(Adds PM Sanader's comment, para 4)
By Igor Ilic
ZAGREB Jan 20 The Russian gas supply crisis
should spur support in Croatia for the Adriatic liquefied
natural gas (LNG) import project, which has been repeatedly
delayed by environmental concerns and political inaction.
The Balkans were severely affected by the halt in gas
supplies arising from Moscow's dispute with Kiev and Croatian
Prime Minister Ivo Sanader said last week Zagreb saw the LNG
terminal as crucial for diversifying energy supplies.
The terminal, planned by a consortium of Croatian and
European energy firms, should also improve supply security for
the wider region as it will be able to process more gas than
"I expect to meet representatives of all the partners in the
consortium in the next two weeks when we would agree on the
quick start of the project's implementation," Sanader told
reporters after a meeting a European Commission energy official
Adria LNG's foreign partners are keen to get it built before
nearby projects in Italy are completed.
"The race for the gas market is open and tough and the later
the (Croatian) terminal is built, the smaller will be its market
share," an industry source close to one of the local investors
said. "The government should keep that in mind."
A government source close to the project also said it was
time Croatia took concrete steps to get the project going.
"Croatian companies should as soon as possible sign an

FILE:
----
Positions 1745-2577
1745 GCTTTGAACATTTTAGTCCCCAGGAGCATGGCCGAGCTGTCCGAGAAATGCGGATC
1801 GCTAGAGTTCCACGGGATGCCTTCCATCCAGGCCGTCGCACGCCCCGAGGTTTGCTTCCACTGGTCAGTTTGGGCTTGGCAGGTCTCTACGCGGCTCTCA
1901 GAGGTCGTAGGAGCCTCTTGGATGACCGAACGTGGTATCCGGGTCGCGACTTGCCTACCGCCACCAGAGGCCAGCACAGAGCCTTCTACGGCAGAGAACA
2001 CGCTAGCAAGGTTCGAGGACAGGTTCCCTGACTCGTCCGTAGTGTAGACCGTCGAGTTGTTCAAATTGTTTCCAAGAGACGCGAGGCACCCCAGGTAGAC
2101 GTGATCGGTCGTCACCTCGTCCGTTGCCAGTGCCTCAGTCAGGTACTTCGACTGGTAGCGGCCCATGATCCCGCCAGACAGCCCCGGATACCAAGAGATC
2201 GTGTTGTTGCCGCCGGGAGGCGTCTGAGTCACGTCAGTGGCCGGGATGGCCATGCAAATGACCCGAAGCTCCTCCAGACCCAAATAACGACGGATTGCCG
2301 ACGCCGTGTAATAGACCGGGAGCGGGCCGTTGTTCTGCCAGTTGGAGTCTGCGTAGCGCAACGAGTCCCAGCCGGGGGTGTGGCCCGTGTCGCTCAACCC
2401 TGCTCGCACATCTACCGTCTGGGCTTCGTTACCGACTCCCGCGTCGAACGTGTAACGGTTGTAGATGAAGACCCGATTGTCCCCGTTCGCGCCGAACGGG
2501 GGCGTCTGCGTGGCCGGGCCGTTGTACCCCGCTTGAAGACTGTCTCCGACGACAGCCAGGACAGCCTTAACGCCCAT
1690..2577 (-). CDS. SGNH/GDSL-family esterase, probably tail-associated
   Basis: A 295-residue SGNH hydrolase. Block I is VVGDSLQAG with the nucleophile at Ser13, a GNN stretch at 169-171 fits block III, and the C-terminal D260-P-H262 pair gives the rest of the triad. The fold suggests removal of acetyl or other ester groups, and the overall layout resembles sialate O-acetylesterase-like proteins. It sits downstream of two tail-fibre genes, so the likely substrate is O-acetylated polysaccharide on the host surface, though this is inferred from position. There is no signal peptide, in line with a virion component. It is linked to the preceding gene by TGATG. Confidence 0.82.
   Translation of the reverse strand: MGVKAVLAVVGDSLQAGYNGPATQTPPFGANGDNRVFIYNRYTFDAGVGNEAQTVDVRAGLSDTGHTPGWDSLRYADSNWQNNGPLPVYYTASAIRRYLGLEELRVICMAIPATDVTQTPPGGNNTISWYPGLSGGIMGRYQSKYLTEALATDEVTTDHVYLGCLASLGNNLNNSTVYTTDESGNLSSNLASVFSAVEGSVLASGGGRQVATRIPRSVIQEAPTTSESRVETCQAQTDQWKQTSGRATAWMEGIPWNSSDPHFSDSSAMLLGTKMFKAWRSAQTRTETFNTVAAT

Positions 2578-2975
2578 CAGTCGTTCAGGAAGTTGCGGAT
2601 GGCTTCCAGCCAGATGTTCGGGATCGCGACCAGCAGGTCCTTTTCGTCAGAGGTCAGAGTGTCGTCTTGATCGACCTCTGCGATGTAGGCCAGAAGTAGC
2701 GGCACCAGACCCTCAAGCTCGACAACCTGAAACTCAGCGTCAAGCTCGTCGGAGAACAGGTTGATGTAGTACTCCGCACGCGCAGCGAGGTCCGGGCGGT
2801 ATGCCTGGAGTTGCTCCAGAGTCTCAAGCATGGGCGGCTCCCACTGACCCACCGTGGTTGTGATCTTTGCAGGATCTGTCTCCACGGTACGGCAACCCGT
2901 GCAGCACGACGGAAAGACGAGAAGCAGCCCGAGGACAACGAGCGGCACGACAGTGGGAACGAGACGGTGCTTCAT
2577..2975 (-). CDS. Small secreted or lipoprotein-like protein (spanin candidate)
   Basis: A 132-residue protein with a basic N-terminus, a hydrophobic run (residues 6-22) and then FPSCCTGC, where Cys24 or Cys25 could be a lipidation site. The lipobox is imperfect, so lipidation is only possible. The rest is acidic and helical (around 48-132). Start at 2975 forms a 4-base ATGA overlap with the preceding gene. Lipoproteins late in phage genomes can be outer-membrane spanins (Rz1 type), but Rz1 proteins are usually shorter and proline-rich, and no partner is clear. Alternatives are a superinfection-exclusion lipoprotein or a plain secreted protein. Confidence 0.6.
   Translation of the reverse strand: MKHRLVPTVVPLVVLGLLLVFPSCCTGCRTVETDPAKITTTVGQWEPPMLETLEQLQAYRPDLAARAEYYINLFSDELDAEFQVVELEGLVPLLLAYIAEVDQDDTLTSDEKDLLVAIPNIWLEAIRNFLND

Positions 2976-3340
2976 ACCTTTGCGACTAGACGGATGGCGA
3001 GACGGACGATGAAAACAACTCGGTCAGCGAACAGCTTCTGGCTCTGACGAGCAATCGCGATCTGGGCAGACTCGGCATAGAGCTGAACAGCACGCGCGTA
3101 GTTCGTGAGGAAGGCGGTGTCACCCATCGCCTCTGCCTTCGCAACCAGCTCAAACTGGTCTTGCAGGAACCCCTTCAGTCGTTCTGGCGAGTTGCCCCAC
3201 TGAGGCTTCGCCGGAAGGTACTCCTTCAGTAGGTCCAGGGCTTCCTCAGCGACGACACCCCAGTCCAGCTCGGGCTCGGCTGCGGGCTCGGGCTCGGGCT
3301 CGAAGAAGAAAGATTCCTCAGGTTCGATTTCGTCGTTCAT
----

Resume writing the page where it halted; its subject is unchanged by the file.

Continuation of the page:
agreement with foreign partners and I believe the government
will decide on it by the end of the first quarter at the
latest," the government source said.
LNG is natural gas cooled to liquid for transport in
tankers. It is regasified at terminals for transport through
pipelines, offering greater flexibility on sources than gas
supplied directly through pipelines.
After considering the location of the terminal for two
years, Zagreb settled on the town of Omisalj on the northern
Adriatic island of Krk last September.
The investment is estimated at 800 million euros ($1.04
billion). The terminal is planned to have an initial capacity of
about 10 billion cubic metres (bcm) of gas per year, with the
possibility of increasing this to 15 bcm later on. Croatia
consumes some 3.2 bcm annually.
"It makes the terminal important for the whole region,
including Italy, Austria, Hungary, Romania and Slovenia,"
Michael Mertl, head of the Adria LNG consortium, told Reuters.
The consortium now comprises Germany's E.ON-Ruhrgas
EONG.DE, Austria's OMV (OMVV.VI), Total (TOTF.PA) from France,
German utility RWE's subsidiary Transgas (RWEG.DE) and
Slovenia's Geoplin gas company.
The Croatian partners, with a 25-percent stake, are expected
to include state power board HEP, state gas pipeline operator
Plinacro and oil and gas group INA INA.ZA HINAq.L, which is
48-percent owned by Hungary's MOL (MOLB.BU) with 44 percent held
by the Croatian state.
The Adria LNG consortium plans to get a location permit
after the government approves an environmental impact study, a
key condition for building to start in 2010 and end by 2014.
"We aim to do everything we can to make sure the study is
well prepared and comprehensive," Adria LNG said in a statement.
The investors are cautious after the Druzhba-Adria oil
pipeline project, aimed for the export of Russian oil through
the Adriatic, was blocked several years ago by environmentalists
worried over potential pollution of the pristine coast.
This time, experts expect a smoother ride.
"The discussions so far seem to show that environmentalists
are now readier to accept the project, if environment protection
is properly taken care of," the industry source said.
(Editing by Zoran Radosavljevic and Daniel Fineren)